Fetal Exposure to Antidepressants May Alter Corpus Callosum Microstructure
By Carole Van Sickle Ellis
SAN FRANCISCO -- May 10, 2017 -- Selective serotonin reuptake inhibitors (SSRIs) may affecting white-matter brain development and alter the development of the fetal corpus callosum, according to results of a prospective study presented at the 2017 Annual Meeting of the Pediatric Academic Societies/American Society of Pediatric Nephrology (PAS/ASPN).
Under the guidance of Dan Rurak, BSc, MSc, DPhil, British Columbia Childrens Hospital, Vancouver British Columbia, a team of researchers conducted magnetic resonance imaging on 18 six-day-old SSRI-exposed infants, as well as 32 non-exposed, age-matched infants (some of whom had mothers with depression during pregnancy who did not take SSRI depressants).
The team found significant interaction between prenatal maternal mood and SSRI-exposure status (adjusted R² = 0.20, P < .001).
Based on findings from fractional anisotropy (FA) in the genu specifically, there also was a significant interaction between SSRI exposure, prenatal maternal Hamilton Rating Scales for Depression (HAM-D) scores, and the callosal region, noted lead author Kayleigh Campbell, BScH-MSc, University of British Columbia, Vancouver. “Adjusted FA in the genu is significantly higher in SSRI-exposed neonates, but significantly lower in those exposed to prenatal maternal depression alone.”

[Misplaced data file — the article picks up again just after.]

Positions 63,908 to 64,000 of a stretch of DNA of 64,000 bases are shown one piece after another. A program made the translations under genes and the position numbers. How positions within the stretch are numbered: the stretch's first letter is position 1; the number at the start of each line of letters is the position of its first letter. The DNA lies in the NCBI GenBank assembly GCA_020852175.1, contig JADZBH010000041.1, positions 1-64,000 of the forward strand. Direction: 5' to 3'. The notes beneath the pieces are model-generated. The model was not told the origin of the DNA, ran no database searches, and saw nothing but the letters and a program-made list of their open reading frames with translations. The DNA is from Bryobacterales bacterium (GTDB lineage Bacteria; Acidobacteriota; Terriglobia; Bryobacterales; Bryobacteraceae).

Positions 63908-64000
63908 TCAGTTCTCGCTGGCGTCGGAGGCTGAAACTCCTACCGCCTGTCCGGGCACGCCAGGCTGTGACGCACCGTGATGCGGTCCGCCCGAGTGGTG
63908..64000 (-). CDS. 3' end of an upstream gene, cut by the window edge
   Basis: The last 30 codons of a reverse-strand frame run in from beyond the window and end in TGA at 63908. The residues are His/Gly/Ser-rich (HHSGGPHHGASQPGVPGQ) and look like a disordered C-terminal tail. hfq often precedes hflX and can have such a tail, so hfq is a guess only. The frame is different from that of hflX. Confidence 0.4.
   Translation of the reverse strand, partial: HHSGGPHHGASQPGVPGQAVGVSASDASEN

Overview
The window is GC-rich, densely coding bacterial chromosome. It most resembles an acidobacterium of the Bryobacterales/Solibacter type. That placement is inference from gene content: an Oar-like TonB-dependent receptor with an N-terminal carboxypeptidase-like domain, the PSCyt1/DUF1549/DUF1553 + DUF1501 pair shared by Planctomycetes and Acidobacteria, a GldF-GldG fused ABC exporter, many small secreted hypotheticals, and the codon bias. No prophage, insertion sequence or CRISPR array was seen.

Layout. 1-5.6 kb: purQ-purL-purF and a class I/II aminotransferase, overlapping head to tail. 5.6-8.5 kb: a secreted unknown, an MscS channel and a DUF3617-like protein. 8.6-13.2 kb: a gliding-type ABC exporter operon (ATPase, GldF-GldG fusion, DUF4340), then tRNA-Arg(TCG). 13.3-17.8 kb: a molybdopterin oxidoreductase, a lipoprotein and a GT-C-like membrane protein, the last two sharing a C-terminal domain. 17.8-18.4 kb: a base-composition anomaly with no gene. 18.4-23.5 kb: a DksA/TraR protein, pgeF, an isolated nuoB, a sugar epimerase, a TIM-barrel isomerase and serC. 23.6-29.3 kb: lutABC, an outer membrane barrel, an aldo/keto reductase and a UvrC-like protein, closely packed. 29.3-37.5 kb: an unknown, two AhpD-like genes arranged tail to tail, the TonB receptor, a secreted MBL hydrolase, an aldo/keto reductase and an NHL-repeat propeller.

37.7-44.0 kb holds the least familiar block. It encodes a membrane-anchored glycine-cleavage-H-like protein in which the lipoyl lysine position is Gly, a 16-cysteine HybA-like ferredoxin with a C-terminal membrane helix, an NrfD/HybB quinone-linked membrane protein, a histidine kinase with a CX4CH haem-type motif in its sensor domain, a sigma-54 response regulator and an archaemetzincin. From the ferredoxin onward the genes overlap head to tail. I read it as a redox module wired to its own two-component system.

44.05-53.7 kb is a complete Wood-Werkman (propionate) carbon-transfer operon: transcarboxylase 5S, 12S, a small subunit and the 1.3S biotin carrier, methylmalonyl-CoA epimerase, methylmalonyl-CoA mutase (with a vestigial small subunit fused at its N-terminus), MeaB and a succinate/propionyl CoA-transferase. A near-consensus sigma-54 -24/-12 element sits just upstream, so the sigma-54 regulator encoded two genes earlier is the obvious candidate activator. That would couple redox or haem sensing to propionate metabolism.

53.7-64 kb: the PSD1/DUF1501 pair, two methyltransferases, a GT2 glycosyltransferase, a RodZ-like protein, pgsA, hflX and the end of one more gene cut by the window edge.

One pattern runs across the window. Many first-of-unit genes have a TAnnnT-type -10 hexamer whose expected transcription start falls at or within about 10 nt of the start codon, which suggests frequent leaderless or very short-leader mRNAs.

The team evaluated microstructural regions in the genu, body, and splenium in the corpus callosum of 59 of the 60 infants using a region-of-interest approach. The researchers obtained maternal mood measures for the entire population using the HAM-D.
Because “the neonate corpus callosum microstructure is associated with in utero SSRI exposure and prenatal maternal depression, early maturational processes in this region are sensitive to altered 5-hydroxytryptamine signaling while in utero,” noted Campbell. “These findings -- together with disrupted white-matter microstructure in the genu of preterm infants -- suggest that development of [the corpus callosum] may be sensitive to early adversity.”
During pregnancy, nearly 1 in 5 (18%) women experiences mood disturbances, commonly treated with SSRI antidepressants, making it vital to investigate in utero effects of these medications, the researchers concluded.
Funding for this study was provided by the Canadian Institute of Health Research, Ottawa, Ontario.
[Presentation title: In Utero Antidepressant Exposure and Maternal Depression Are Associated with Corpus Callosum Microstructure in Term-Born Neonates. Abstract 2700555]